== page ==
An increased demand for cover should also help sweeten the pill for insurers suffering losses. As Lucy Scurlock-Jones, managing director of Event Insurance Services, observes: "If there is an upturn in business specifically for this type of cover then surely it should bring rates down?"

Equally, insurers and brokers are keen to clarify that while this remains a niche sector, there is no lack of appetite to underwrite cancellation and abandonment cover nor a shortage of capacity in the market. Mr Silcock comments: "The contingency market is quite substantial and we have not seen any reluctance from insurers to underwrite cancellation insurance for outdoor events."

Mr Kirsch states the market is only tested when it comes to particularly large events - such as the Olympics - in which case it tends to be a question of global placement. He adds: "I don't believe customers have difficulty in finding the right cover as long as they go to specialists who understand the risks."

It was, in fact, Event Assured that successfully put together cover for first-time buyer the CLA Game Fair. At the time it was reported that, despite a whole-market competitive tender, Event Assured was the only player able to cover the entire revenue for all the events required (Postonline, 19 February 2008).

According to Mr Kirsch, it was not a question of difficulties in finding cover, but rather that the challenges lay in establishing the right package for the complex event. CLA Game Fair director David Hough agrees: "There were insurers in the marketplace but negotiating the right cover for us took time. The CLA Game Fair is an exceptionally large event. It is also unique in that it's the only big show that moves around the country; it's held in a different place each year."

The consensus is that this remains a niche market due to the level of experience and specific expertise required to underwrite it effectively. The ability to take on a diverse set of risks is also widely considered to be a prerequisite for success. As Ms Seeger observes: "You do need to get a wide spread of risks and a broad number of events; if you are just looking at the adverse weather peril, you are basically gambling on UK weather."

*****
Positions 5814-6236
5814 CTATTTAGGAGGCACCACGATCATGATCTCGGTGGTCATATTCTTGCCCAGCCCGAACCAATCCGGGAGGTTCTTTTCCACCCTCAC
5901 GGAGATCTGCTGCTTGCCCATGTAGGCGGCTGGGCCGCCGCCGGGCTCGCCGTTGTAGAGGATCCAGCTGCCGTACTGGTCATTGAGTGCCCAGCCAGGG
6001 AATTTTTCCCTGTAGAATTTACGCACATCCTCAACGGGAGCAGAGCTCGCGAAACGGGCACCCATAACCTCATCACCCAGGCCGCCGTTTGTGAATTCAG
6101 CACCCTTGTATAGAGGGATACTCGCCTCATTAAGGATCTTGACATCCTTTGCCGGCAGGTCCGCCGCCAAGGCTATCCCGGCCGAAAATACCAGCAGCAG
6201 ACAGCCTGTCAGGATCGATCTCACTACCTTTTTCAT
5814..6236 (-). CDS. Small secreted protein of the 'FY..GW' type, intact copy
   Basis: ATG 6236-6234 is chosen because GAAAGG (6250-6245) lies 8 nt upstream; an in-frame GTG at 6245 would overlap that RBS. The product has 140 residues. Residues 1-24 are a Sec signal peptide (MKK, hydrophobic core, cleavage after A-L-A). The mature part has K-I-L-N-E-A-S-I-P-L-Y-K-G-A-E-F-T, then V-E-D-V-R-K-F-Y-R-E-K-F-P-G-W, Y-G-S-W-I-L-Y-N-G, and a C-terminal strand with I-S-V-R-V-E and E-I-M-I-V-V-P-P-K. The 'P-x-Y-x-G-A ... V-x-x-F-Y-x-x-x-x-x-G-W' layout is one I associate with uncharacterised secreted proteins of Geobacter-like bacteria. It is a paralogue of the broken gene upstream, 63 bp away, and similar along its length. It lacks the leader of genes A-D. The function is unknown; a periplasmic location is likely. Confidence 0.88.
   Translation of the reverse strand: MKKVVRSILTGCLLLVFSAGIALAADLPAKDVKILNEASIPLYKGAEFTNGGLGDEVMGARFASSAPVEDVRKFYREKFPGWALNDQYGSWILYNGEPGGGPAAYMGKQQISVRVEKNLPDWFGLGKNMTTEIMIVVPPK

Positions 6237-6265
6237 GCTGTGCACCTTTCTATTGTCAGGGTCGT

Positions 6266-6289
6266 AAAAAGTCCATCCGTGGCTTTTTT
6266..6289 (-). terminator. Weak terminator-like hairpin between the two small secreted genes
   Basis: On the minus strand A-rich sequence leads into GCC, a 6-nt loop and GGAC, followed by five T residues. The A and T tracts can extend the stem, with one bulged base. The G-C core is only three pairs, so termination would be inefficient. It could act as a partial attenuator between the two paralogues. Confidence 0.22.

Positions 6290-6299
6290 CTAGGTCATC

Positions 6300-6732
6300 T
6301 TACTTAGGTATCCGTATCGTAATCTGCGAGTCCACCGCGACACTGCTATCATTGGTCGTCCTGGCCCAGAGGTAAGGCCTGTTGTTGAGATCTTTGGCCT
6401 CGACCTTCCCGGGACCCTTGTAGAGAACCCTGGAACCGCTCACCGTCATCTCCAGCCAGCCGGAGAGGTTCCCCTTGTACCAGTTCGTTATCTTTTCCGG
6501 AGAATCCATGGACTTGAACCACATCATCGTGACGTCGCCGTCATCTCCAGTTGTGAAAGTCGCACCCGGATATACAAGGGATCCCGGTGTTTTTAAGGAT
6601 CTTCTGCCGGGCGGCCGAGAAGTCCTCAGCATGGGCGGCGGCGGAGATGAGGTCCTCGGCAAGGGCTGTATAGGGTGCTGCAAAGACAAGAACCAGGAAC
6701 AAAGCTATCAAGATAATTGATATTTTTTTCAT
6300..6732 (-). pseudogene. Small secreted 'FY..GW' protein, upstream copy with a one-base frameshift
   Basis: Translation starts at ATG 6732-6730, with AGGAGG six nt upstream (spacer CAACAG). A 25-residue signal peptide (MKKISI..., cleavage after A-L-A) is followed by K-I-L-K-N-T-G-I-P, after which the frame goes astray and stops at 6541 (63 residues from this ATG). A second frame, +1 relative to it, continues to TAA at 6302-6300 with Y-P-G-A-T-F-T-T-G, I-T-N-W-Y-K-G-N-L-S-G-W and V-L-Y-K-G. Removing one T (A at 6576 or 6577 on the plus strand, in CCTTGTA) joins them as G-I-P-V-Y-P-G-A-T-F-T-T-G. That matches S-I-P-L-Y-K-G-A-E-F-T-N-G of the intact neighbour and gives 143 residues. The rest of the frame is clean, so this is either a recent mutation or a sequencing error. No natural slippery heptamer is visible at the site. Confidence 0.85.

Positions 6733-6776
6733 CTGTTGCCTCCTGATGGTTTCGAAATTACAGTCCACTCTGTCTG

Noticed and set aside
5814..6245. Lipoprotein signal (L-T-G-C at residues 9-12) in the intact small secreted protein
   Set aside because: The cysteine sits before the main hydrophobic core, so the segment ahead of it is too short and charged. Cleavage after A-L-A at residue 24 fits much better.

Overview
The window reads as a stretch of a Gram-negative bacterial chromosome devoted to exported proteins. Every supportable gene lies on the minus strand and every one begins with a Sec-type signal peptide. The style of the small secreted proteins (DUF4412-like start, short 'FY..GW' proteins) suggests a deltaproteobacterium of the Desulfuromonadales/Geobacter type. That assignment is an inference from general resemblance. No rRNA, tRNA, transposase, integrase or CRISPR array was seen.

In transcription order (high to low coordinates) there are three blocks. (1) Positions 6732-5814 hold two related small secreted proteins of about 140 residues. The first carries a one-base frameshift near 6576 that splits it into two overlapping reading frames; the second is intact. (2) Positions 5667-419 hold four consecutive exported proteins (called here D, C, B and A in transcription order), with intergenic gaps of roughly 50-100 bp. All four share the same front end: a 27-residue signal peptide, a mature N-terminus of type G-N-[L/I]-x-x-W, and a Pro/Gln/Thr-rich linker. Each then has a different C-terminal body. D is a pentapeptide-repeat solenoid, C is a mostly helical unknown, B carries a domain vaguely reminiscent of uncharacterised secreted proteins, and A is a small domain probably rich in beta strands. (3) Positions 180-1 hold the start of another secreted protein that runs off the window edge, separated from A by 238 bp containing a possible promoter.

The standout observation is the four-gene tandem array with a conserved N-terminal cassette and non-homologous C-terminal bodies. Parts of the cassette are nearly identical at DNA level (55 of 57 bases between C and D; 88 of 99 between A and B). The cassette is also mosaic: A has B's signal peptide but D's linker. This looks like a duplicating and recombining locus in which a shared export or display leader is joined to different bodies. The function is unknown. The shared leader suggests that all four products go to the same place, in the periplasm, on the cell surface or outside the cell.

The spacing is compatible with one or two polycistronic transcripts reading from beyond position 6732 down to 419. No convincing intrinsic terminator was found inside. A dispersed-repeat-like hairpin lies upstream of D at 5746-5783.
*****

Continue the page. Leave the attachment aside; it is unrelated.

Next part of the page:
Last minute booking

While premiums reportedly remain stable, costs can rise sharply if cover is bought at the last minute. Mr Rackliffe claims the practice of enquiring about cover too late remains a significant issue needing to be addressed - and organisers who do leave their insurance until the 11th hour are vulnerable to prohibitive costs and restricted terms. Ms Seeger explains: "The general rule of thumb is that within 14 days of an event, it can be harder to buy cover."

Perhaps unsurprisingly, smaller events are more likely to leave arrangements until the last minute. "The larger events are often more sophisticated when it comes to insurance buying and would know that by buying cover a year in advance, they can obtain fuller cover than at the last minute," continues Ms Seeger. But Mr Wilkinson says there is still a need to raise awareness among event organisers: "A bout of bad weather will often kick-start last minute enquiries from organisers who did not see adverse weather as a peril until it was too late. Educating organisers to the added benefits of buying early is the real key and losses are our shop window for this."